November 17th kicks off Prematurity Awareness Month and at Impact Chiropractic, we see many premature and full-term babies. Although premature delivery is not always preventable, there are steps parents can take to make sure their little ones thrive right from birth.
Our hospitals provide wonderful care in the NICU, but what about the life of these preemie babies after they leave there? Premature babies are at greater risk of breathing difficulties, feeding, digestion, and brain development. When infants stay in the NICU longer, the areas they work on are supporting vital organ development, such as brain, lung and gastrointestinal functions. Physical manifestations of prematurity are easily seen and well understood, but the neurological development is hard to study and difficult to tell until they are school age kiddos.
Research shows that 40% of premature babies develop mild motor impairments such as fine motor skills (tasks such as doing puzzles or holding pencils), motor planning (seeing an object on the floor and walking around it), visuomotor coordination (writing and drawing) and sensorimotor skills (feeling the weight of an object and successfully handling it). Preemies struggle with GERD and reflux. It also shows that language development can be delayed. Attention and behavioral deficits, such as learning disabilities and ADHD, also exist in these kiddos.
Another research study looked at “5-year- olds born between 1996 and 1997 with birth weights of less than 1,000 grams, 51 percent had coordination problems, 18 to 20 percent had abnormal reflexes or abnormal posture, and 17 percent had exceptional involuntary movements (1). Sensorimotor integration problems can range from inability to tolerate certain textures of food or clothing (e.g., an inability to tolerate lumpy food or the tag on the back of a T-shirt) to difficulty following demonstrated directions (e.g., how to put on a shirt or tie shoelaces) or an inability to tolerate motion (e.g., swinging).
These tasks include drawing, cutting with scissors, dressing, writing, copying figures, perceptual mapping, spatial processing, finger tapping, and pegboard performance. As with other neurodevelopmental disabilities and school problems, the prevalence of learning disabilities increases with decreasing gestational age and birth weight: 7 to 18 percent in children born full term, 30 to 38 percent in children born with birth weights 750 to 1,499 grams, 66 percent in children born at less than 28 weeks of gestation, and 50 to 63 percent in children born with birth weights less than 750 grams.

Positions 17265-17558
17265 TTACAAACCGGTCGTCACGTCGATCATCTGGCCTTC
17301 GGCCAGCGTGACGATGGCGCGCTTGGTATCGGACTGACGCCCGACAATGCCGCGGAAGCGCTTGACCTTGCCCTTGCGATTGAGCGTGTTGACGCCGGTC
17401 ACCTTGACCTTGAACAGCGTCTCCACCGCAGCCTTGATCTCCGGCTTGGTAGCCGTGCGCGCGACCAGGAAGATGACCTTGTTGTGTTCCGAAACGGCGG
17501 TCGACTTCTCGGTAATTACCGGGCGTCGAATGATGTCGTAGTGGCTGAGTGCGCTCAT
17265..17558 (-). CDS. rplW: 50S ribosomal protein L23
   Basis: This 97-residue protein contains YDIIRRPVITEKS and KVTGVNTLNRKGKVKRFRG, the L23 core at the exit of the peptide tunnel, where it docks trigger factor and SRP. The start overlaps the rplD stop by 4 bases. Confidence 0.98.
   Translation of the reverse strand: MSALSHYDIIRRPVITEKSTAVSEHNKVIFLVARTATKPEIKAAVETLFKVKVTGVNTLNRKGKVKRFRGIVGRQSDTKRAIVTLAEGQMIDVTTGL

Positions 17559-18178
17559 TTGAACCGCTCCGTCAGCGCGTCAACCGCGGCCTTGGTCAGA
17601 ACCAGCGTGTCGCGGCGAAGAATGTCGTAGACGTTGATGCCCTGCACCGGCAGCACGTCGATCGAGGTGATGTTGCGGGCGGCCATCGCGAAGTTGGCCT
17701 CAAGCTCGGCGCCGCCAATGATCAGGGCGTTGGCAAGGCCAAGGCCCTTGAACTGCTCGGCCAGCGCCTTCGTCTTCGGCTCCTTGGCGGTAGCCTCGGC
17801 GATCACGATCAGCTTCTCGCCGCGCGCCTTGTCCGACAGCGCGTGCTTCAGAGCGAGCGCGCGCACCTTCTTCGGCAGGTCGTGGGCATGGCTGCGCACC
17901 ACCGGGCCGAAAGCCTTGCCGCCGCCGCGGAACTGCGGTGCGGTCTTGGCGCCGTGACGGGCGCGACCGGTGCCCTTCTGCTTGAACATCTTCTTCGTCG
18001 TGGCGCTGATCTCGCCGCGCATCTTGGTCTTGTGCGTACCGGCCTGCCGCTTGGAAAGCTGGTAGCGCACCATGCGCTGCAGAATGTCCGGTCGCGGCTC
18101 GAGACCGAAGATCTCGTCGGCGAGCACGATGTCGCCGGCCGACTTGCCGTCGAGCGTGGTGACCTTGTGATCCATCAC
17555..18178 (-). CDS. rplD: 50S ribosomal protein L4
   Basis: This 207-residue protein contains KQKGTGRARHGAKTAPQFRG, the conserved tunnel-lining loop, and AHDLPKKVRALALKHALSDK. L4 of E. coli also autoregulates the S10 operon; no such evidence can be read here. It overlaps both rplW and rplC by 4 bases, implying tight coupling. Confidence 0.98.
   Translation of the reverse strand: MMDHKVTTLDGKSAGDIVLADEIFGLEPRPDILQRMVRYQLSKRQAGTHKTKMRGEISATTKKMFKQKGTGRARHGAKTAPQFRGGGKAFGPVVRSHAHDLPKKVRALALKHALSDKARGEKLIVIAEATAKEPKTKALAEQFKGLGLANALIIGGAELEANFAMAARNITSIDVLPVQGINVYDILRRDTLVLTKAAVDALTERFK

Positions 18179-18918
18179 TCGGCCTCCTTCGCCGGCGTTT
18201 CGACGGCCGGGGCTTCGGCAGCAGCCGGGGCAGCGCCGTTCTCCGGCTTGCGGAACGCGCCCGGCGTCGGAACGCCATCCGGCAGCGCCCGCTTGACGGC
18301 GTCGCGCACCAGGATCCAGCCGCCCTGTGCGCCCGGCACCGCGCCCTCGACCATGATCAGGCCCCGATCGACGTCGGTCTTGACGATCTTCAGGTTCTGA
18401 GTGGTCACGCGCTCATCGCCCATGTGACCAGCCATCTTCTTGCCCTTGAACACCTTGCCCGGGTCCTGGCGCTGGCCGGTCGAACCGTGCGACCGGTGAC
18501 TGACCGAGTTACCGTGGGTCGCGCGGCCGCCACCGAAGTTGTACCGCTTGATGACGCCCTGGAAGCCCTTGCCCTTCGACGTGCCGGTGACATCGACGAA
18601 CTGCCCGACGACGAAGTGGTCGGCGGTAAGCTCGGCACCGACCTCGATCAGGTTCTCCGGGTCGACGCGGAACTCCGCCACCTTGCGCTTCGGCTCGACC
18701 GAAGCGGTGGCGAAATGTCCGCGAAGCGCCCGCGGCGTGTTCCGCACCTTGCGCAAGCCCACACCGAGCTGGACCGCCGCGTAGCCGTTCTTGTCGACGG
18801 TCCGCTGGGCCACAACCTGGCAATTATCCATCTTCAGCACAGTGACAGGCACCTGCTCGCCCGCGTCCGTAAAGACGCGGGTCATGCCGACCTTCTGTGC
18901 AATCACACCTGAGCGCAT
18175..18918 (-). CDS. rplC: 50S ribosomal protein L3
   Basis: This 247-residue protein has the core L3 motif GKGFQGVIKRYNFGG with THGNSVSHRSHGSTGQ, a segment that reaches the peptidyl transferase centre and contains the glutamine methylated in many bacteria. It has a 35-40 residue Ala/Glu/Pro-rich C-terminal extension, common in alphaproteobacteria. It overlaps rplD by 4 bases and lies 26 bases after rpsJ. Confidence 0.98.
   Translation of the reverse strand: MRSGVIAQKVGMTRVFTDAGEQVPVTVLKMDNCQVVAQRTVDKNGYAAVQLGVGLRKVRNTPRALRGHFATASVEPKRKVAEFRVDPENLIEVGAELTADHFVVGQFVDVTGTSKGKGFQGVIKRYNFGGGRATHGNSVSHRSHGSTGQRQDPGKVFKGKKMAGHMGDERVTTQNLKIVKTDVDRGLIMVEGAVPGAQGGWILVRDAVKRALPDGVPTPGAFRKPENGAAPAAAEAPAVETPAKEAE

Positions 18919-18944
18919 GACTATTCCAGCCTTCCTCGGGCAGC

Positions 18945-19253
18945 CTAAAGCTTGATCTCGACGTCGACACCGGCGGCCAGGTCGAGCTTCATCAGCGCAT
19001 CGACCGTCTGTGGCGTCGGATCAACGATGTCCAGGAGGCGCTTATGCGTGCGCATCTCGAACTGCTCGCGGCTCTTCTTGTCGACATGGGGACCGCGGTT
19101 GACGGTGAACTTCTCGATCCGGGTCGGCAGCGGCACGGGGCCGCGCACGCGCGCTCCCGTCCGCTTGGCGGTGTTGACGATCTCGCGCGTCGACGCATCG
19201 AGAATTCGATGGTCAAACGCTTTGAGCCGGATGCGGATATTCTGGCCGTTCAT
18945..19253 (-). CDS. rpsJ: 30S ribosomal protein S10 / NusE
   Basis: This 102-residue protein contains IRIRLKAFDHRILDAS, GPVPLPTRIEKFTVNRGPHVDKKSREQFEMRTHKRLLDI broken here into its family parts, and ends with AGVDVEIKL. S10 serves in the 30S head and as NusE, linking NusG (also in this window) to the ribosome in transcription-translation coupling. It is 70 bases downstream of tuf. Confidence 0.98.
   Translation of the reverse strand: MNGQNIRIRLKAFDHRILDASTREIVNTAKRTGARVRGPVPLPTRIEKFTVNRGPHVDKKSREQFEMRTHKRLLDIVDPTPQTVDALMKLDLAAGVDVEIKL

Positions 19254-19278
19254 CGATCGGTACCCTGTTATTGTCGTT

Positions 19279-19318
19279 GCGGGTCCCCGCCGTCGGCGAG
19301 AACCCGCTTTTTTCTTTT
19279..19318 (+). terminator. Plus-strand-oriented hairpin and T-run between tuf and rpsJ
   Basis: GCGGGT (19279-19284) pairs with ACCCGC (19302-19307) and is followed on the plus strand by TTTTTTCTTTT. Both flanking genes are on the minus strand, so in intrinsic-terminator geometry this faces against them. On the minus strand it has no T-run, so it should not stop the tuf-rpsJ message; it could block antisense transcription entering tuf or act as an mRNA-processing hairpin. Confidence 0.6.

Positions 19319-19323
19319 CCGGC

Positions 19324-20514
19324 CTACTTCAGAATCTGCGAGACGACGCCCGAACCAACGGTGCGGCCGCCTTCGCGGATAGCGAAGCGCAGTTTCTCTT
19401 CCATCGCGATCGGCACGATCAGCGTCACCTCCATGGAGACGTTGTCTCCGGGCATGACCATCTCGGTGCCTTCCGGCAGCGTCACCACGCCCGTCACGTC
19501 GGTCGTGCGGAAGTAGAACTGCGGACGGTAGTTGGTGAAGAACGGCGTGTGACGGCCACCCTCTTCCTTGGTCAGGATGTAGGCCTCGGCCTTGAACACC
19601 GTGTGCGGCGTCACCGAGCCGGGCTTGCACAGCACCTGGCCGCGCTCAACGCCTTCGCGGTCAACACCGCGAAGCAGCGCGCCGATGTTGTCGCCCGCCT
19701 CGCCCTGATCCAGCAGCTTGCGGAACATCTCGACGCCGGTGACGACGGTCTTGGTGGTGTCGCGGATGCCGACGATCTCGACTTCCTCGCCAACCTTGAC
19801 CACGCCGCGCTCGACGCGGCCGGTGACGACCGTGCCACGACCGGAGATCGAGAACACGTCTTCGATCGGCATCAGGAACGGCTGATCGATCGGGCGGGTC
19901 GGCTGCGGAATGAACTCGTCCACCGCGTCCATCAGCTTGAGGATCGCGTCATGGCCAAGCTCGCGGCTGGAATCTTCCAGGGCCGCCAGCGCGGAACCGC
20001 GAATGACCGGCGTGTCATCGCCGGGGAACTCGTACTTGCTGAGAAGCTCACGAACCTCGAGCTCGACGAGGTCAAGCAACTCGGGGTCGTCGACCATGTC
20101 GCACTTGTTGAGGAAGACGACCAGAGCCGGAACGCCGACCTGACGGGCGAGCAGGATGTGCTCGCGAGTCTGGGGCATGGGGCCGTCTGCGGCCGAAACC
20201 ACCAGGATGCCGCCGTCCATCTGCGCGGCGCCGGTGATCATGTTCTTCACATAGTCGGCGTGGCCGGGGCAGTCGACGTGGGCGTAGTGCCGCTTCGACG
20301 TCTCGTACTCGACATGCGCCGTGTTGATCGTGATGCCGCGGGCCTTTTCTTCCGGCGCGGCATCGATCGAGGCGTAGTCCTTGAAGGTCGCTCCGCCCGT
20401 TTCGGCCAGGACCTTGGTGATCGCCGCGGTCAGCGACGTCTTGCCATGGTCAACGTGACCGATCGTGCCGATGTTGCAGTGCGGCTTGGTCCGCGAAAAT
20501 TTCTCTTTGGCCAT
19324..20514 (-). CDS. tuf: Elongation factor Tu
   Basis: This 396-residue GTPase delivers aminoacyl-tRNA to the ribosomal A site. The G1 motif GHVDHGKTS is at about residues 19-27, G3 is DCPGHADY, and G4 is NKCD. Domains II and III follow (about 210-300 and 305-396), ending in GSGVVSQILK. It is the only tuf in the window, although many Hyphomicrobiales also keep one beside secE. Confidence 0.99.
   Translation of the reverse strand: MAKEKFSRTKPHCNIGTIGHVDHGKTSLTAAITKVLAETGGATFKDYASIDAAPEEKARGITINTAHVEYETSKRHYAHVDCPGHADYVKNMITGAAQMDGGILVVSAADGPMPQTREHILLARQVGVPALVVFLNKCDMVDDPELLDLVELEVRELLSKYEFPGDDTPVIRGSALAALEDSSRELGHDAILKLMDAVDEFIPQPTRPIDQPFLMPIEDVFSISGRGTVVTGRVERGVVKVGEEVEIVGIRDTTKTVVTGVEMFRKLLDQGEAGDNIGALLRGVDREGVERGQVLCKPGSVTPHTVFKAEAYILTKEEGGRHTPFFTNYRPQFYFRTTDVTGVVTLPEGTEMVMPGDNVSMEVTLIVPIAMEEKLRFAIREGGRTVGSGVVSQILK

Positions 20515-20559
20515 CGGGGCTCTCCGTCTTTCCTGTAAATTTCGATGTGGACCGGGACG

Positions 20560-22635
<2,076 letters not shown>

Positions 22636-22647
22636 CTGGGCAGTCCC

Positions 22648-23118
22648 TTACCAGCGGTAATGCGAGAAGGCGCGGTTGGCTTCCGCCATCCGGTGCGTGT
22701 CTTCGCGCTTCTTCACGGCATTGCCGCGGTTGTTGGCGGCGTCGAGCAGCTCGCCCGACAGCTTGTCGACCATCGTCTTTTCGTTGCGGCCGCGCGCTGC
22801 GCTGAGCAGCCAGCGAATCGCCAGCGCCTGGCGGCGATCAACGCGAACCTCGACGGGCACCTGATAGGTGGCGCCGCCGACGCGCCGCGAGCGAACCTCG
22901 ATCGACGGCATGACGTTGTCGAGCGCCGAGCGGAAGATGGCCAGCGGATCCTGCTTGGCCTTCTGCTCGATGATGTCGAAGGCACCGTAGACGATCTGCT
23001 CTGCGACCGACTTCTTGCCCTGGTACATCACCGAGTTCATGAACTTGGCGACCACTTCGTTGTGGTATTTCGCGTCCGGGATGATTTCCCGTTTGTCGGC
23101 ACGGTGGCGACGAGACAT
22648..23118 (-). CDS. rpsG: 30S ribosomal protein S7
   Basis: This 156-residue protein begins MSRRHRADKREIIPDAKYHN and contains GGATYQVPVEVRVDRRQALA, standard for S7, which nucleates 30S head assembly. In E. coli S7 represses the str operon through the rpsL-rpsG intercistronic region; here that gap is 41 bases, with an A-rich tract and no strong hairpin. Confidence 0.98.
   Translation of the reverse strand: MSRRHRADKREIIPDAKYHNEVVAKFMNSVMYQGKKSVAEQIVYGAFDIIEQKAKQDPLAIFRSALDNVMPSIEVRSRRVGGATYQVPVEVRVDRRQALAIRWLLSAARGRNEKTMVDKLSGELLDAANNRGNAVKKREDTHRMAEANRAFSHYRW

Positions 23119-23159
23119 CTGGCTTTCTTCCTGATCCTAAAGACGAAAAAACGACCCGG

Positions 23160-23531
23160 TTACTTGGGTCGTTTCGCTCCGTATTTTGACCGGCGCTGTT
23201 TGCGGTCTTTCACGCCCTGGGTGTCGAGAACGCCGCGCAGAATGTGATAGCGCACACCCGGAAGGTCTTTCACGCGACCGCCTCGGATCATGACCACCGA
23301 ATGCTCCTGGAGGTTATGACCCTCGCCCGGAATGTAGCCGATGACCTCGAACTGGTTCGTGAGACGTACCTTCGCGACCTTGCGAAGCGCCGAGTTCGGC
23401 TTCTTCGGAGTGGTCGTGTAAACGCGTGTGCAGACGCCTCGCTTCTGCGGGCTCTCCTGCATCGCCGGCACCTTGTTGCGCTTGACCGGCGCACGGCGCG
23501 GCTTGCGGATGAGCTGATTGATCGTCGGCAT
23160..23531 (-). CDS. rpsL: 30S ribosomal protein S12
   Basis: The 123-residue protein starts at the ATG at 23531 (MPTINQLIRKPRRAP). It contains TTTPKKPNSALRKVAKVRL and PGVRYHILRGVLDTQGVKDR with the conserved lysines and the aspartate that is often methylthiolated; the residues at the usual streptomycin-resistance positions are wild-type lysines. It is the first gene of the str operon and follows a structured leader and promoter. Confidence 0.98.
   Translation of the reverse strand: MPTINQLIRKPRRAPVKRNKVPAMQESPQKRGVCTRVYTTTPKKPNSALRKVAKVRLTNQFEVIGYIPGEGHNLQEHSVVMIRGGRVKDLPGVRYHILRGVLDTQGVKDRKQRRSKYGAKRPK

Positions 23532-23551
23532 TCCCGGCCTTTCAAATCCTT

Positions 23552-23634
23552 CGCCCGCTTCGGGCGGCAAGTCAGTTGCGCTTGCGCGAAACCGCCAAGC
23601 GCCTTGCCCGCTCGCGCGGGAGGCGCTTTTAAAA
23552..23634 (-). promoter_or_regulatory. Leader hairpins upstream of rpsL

Work also needs to be done to develop treatment strategies that prevent injury to the brain and other organs and support the infant’s ongoing development.” (2) This research article notes the problems that revolve around premature births, but at the time they were unsure about how to resolve these issues. Another study looked at the difference in living environments of premature infants when they go from the mother’s womb to a bed in the NICU. When premature babies are in the NICU, they tend to be stationary and lying flat on their backs in the beds. This increased time spent lying flat increases the likelihood of deformational plagiocephaly (flattening of the skull bones) which in turn leads to neurodevelopment disadvantages.(3) This, along with the birth process, can cause problems to the developing nervous system.
As chiropractors, we find cranial and/or vertebral misalignments and gently restore them to their proper position, with no adverse side effects. Chiropractic adjustments allow the brain to communicate with the rest of the body, and the body sends proper signals back up to the brain. This is how adjustments can help with motor tasks and also helps with learning difficulties. When it comes to GERD, premature babies have an incompetent lower esophageal sphincter. The problem with this sphincter causes reflux, spit up, fussy and colicky babies. Chiropractors can help the nerves wire to that organ, so the sphincter can work as soon as possible and gastric acid doesn’t flow into the esophagus.
Let your local pediatric chiropractor help your little one. If you have any questions about chiro care, let us know. We’d love to help give your child the best life possible.
1. Mikkola: Mikkola K, Ritari N, Tommiska V, Salokorpi T, Lehtonen L, Tammela O, Paakkonen L, Olsen P, Korkma, Fellman V. for the Finnish ELBW Cohort Study Group. Neurodevelopmental outcome at 5 years of age of a National Cohort of extremely low birth weight infants who were born in 1996-1997. Pediatrics. 2005;116(6):1391–1400. [PubMed] [Reference list]
2. (Institute of Medicine (US) Committee on Understanding Premature Birth and Assuring Healthy Outcomes; Behrman RE, Butler AS, editors. Preterm Birth: Causes, Consequences, and Prevention. Washington (DC): National Academies Press (US); 2007. 11, Neurodevelopmental, Health, and Family Outcomes for Infants Born Preterm. Available from: https://www.ncbi.nlm.nih.gov/books/NBK11356/)
3. Improvement in prematurity outcome- A chiropractic case report Carmel Therese Whelan, DICCP. Journal of Clinical Chiropractic Pediatrics, Volume 14, March 2014.